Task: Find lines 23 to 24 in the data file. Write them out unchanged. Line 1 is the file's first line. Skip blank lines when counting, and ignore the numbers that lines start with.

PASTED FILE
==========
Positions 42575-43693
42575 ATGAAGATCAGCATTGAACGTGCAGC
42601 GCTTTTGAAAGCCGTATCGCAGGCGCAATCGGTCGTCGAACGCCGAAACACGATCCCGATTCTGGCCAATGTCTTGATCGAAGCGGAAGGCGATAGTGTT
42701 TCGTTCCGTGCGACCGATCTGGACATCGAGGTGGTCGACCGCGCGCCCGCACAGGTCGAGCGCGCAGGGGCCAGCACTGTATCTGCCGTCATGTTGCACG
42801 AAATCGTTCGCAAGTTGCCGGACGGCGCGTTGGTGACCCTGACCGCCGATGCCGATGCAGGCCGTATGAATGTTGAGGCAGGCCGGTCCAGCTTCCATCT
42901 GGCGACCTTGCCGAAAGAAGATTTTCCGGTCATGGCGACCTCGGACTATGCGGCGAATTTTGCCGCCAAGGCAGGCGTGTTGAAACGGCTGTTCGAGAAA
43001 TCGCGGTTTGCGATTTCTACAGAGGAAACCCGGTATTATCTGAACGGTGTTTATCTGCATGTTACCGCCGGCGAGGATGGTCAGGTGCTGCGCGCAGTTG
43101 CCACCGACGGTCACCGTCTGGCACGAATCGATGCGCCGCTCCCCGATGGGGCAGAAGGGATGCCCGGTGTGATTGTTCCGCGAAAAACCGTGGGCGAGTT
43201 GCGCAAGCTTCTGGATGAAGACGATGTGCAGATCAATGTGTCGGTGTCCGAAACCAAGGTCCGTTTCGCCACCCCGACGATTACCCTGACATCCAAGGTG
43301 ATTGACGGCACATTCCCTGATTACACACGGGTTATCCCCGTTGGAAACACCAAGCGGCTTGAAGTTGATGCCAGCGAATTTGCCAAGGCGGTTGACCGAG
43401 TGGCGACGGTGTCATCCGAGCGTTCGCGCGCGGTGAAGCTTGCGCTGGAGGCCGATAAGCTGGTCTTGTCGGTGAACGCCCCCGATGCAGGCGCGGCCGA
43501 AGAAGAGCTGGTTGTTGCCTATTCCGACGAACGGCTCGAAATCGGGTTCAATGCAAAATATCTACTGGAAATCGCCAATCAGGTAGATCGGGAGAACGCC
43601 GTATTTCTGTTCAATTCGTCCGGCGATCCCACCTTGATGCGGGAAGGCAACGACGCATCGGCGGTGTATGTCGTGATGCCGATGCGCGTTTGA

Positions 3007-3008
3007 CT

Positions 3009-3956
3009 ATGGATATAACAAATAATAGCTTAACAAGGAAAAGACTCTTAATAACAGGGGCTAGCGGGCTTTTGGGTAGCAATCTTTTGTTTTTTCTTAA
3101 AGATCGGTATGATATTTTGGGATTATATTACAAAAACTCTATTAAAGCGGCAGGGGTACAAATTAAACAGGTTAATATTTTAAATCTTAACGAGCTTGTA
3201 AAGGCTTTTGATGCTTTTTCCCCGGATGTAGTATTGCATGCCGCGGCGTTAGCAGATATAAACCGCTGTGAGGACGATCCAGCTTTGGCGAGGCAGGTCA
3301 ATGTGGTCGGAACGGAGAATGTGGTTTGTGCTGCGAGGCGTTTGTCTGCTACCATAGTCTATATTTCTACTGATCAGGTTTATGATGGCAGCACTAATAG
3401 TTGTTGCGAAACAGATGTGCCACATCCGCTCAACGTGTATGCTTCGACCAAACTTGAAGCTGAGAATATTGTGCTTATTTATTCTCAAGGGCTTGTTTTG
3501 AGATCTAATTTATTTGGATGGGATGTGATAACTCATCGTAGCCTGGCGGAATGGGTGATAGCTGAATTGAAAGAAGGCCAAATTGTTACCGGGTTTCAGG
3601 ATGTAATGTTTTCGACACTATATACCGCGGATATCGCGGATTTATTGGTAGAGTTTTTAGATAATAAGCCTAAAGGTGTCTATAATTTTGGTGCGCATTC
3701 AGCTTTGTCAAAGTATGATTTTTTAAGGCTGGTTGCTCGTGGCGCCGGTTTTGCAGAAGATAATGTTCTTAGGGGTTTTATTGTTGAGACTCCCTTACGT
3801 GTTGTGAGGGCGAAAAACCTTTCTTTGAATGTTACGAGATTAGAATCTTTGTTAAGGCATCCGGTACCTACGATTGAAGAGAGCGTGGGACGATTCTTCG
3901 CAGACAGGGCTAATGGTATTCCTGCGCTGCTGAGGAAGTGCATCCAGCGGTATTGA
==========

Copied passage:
3601 ATGTAATGTTTTCGACACTATATACCGCGGATATCGCGGATTTATTGGTAGAGTTTTTAGATAATAAGCCTAAAGGTGTCTATAATTTTGGTGCGCATTC
3701 AGCTTTGTCAAAGTATGATTTTTTAAGGCTGGTTGCTCGTGGCGCCGGTTTTGCAGAAGATAATGTTCTTAGGGGTTTTATTGTTGAGACTCCCTTACGT